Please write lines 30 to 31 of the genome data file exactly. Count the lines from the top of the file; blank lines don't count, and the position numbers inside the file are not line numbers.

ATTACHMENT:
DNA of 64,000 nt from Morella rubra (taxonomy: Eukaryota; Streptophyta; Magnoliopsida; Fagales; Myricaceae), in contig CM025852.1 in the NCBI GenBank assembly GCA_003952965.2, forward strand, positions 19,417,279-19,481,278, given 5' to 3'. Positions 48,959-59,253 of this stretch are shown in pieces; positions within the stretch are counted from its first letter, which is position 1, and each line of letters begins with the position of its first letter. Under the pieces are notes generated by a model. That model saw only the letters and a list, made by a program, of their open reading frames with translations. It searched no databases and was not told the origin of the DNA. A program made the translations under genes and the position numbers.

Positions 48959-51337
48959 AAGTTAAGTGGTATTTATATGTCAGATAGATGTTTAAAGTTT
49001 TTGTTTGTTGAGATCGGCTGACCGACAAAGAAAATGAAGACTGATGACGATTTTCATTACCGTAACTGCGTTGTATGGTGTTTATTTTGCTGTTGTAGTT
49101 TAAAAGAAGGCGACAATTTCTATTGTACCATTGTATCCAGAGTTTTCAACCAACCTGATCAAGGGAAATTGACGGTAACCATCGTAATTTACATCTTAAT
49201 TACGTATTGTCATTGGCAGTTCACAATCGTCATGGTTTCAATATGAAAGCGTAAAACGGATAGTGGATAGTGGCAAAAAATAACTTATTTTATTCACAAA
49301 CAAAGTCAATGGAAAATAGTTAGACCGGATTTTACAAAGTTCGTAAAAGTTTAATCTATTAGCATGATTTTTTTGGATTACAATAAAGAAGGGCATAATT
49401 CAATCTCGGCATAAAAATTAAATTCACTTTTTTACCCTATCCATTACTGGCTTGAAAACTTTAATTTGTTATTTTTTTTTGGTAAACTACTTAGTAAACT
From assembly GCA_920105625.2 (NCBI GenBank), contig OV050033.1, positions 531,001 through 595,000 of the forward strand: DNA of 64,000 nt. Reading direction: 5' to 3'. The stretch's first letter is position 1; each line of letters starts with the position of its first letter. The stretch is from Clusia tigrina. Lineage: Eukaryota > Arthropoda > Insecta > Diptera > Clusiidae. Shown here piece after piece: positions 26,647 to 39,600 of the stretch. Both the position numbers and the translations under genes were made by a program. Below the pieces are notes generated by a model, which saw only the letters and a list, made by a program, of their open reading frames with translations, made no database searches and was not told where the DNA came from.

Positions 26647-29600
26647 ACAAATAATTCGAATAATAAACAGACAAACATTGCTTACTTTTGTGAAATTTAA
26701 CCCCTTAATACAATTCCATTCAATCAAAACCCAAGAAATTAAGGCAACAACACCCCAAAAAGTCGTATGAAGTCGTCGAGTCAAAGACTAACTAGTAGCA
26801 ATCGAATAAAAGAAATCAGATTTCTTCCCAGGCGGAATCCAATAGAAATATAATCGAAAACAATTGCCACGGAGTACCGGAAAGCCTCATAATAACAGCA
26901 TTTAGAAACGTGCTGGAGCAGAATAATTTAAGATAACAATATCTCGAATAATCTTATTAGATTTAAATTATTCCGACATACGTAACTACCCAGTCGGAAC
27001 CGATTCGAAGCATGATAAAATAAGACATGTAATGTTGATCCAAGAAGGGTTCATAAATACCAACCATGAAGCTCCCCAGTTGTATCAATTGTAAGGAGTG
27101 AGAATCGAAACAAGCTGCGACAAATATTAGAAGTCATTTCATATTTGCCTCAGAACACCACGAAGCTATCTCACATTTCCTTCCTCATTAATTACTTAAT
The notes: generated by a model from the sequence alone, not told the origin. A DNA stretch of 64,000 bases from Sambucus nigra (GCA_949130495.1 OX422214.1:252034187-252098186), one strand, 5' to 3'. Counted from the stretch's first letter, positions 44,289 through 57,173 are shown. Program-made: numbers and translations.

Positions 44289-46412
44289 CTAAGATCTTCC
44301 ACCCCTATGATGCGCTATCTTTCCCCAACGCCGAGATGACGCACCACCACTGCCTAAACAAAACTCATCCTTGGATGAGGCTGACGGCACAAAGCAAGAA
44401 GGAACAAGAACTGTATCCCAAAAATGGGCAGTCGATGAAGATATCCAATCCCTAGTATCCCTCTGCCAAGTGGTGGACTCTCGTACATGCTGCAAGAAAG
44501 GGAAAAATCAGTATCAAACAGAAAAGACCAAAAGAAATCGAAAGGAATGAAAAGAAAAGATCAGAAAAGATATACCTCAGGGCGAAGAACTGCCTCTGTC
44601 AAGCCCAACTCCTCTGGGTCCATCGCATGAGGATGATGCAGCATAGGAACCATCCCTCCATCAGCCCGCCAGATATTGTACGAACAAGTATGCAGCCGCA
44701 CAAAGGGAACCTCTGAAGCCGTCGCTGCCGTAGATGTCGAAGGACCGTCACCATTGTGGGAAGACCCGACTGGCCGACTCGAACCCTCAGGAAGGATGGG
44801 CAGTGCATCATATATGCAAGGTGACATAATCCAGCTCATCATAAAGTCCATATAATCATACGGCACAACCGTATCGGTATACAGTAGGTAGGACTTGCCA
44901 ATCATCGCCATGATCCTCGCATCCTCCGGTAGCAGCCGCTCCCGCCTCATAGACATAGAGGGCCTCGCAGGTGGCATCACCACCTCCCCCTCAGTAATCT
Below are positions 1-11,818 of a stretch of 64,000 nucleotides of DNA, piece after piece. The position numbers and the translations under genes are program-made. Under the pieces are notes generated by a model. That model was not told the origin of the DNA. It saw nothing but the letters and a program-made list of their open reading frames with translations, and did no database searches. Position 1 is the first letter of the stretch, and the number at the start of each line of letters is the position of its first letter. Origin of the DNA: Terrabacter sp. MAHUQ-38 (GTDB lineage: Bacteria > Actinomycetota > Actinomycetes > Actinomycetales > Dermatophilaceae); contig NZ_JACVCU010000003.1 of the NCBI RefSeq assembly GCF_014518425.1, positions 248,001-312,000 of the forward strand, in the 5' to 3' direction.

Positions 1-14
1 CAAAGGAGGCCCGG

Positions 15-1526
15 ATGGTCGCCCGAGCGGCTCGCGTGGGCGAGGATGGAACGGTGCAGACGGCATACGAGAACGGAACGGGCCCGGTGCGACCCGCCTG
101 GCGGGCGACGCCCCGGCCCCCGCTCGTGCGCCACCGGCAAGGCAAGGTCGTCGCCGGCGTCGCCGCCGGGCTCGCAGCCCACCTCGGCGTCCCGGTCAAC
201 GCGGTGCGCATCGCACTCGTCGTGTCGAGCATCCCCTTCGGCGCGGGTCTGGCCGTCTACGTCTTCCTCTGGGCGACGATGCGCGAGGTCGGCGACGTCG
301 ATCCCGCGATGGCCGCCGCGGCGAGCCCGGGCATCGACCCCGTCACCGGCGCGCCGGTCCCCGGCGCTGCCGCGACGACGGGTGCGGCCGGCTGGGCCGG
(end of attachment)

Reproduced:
Positions 15-1526
15 ATGGTCGCCCGAGCGGCTCGCGTGGGCGAGGATGGAACGGTGCAGACGGCATACGAGAACGGAACGGGCCCGGTGCGACCCGCCTG